It may be Dental Sealants Month at every Western Dental office, but sealants will help reduce cavities all year long. If you’re a parent, you know that getting your child to brush after every meal can be a challenge. Even so, while brushing is key, it’s not always possible to reach every nook and cranny, especially back molars, where food particles and cavity-causing bacteria can hide. That’s why dental sealants, a clear, thin protective coating, can be a key treatment in reducing and preventing cavities. In fact, sealants have been shown to reduce the risk of decay by nearly 80% in molars. This is especially important when it comes to your child's dental health since, according to a report issued by the Center for Disease Control, "school-age children without sealants have almost three times more cavities than children with sealants." (October 2016) Early intervention for children is key (although adults can benefit from sealants, too). First molars appear around age 6, and second molars break through around age 12. Applying sealants to new molars can keep them cavity-free from the start, which helps save time and money in the long run. Applying sealants is an easy and painless process. Your dentist preps the surface of your tooth by applying a gel so that a strong bond will form between your tooth and the sealant. Sealant is then applied onto the grooves of your tooth and hardened under a special blue light. Sealants dry to a clear, invisible coating. Your dentist will insure the sealants are effectively protecting your teeth each time you come in for your appointment. Sealants will often last for several years. Your dentist can advise you if sealants are an option for you, and how often you might need to reapply them.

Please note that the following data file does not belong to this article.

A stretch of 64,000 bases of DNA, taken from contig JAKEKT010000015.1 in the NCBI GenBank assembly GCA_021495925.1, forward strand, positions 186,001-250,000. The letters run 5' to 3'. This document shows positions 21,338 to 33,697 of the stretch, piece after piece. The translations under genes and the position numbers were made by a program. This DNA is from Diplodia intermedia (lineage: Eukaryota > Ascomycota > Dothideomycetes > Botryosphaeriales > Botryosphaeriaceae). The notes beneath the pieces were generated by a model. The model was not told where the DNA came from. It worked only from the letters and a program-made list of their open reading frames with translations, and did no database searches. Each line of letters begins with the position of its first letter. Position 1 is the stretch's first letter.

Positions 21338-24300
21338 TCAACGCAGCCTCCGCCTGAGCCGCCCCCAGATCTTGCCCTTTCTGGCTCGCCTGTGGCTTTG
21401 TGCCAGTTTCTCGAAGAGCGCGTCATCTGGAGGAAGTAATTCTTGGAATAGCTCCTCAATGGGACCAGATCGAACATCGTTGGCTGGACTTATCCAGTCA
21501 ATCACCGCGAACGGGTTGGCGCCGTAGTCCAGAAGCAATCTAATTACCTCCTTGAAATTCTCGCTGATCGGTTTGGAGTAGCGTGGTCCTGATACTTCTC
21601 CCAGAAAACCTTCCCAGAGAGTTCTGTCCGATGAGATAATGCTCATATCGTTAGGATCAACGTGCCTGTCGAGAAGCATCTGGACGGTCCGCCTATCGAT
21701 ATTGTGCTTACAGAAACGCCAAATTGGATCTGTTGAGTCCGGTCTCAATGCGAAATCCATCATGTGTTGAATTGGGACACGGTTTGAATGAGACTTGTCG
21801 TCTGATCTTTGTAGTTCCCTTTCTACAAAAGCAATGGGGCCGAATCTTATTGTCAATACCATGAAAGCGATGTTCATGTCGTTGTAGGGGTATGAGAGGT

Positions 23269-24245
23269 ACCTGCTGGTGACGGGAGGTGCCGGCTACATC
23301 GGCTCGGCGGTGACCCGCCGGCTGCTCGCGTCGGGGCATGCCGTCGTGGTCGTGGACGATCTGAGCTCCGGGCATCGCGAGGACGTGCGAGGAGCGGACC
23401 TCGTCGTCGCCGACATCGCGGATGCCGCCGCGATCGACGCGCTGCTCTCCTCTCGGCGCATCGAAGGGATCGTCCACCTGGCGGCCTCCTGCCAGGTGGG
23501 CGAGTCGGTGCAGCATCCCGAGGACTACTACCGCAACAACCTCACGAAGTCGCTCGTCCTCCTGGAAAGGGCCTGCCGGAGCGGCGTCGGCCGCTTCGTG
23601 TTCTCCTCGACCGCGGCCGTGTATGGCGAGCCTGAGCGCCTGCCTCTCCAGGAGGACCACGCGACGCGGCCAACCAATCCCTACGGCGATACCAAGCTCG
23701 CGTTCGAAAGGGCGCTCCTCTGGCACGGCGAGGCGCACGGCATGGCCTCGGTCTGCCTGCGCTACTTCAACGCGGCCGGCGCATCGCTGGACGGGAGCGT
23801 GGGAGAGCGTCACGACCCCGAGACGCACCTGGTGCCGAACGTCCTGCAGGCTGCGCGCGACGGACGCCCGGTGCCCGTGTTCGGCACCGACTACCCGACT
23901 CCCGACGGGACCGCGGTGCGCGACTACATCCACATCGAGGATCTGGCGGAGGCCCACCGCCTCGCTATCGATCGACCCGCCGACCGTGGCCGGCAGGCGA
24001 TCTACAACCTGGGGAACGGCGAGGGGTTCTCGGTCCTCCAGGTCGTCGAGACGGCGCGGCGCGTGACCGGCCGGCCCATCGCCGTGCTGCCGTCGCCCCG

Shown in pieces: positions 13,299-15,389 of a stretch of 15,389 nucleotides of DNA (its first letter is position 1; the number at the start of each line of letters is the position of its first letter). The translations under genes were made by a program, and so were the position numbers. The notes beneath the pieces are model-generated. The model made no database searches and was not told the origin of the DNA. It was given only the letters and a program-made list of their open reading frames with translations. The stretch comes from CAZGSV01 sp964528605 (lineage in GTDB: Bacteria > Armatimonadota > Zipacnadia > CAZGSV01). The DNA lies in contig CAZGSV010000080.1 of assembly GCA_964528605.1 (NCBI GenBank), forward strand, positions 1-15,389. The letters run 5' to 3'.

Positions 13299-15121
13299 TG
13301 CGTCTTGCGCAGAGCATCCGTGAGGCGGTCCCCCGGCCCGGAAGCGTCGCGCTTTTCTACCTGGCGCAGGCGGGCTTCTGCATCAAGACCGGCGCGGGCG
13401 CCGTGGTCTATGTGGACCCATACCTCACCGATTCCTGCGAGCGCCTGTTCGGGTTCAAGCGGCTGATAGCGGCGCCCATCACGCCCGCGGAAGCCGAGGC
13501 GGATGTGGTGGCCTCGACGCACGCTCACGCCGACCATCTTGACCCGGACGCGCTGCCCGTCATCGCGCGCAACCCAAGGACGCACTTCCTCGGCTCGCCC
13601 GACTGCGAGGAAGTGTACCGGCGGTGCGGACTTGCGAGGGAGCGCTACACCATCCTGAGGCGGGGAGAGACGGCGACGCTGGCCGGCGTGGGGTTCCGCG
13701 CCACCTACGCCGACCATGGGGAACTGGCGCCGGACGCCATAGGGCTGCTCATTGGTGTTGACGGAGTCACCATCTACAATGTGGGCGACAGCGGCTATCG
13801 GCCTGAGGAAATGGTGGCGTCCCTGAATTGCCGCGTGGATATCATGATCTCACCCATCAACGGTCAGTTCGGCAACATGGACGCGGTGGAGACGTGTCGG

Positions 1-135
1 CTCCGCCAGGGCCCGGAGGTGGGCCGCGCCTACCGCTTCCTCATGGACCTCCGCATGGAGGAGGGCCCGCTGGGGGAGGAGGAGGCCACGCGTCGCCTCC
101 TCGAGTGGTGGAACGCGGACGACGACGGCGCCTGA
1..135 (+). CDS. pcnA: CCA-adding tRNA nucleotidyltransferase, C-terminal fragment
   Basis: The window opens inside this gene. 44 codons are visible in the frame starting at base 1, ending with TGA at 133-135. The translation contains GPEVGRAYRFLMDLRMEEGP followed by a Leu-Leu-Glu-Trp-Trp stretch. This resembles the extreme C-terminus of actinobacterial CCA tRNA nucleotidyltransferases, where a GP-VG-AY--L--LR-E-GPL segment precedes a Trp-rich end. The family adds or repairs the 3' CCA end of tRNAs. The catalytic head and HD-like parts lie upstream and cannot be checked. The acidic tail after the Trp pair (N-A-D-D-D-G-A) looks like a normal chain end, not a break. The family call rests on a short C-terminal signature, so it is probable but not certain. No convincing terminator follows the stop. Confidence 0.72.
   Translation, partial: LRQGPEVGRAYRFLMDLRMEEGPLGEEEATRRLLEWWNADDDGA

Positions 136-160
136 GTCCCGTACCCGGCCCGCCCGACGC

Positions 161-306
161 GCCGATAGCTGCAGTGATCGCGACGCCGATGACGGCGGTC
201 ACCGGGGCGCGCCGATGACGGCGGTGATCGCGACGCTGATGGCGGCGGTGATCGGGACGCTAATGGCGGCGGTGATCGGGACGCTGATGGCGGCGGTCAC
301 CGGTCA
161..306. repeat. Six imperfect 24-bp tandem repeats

Be Prepared for Summer Travel: 5 Dental Health Tips for Your Vacation
Summer is here and, for many of us, it’s time for family vacation. Whether you’re boarding a plane for an exotic locale, spending a few days at your favorite amusement park, or loading up the kids for a trip to Grandma’s, it may still be a challenge to make dental health a part of your itinerary. After you’ve packed the sunscreen, bug spray and first aid kit, here are a few tips to protect your teeth and avoid dental mishaps: Don’t neglect your dental hygiene just because you’re on vacation. While a break from the usual routine may be welcome, you’ll still want to maintain good oral health. Make teeth brushing and flossing prerequisite for you and your family before heading off to the beach or boarding the tour bus. Just because you’re roughing it on a camping trip doesn’t mean your dental hygiene needs to suffer. Keep healthy food on hand. Summer can mean cotton candy, s’mores and soda – fun as an occasional treat, but too many sugary foods can lead to cavities. When packing for a road trip, think fruit, nuts, low-sugar or sugar-free options. You’ll save money on snacks – and your teeth. Buy new gear. While you’re shopping for that new swimsuit or summer outfit, now is also the time to stock up on new toothbrushes to replace those old, worn out and frayed brushes. The American Dental Association recommends replacing your brush every three to four months. Toothbrush holders for travel and travel-sized toothpaste are also useful items when away from home. Know what to do in case of a dental emergency. Carry your dentist’s contact information with you, and know where the nearest dentist is located. When in doubt, call Western Dental. They have over 240 locations in the West, so if you’re traveling in California, Arizona, Texas or Nevada, you may just find one close by. Schedule a check-up for your family. Get a clean bill of dental health for the summer and avoid tooth problems while on vacation. That way, you’ll have your check-ups out of the way and the kids will be ready for classes in the Fall. To schedule an appointment at the nearest Western Dental office, click here. Summer vacation is made for family time and outdoor activities. With a little preparation, you can minimize unforeseen dental problems and return from your trip renewed and ready to tackle your next challenge.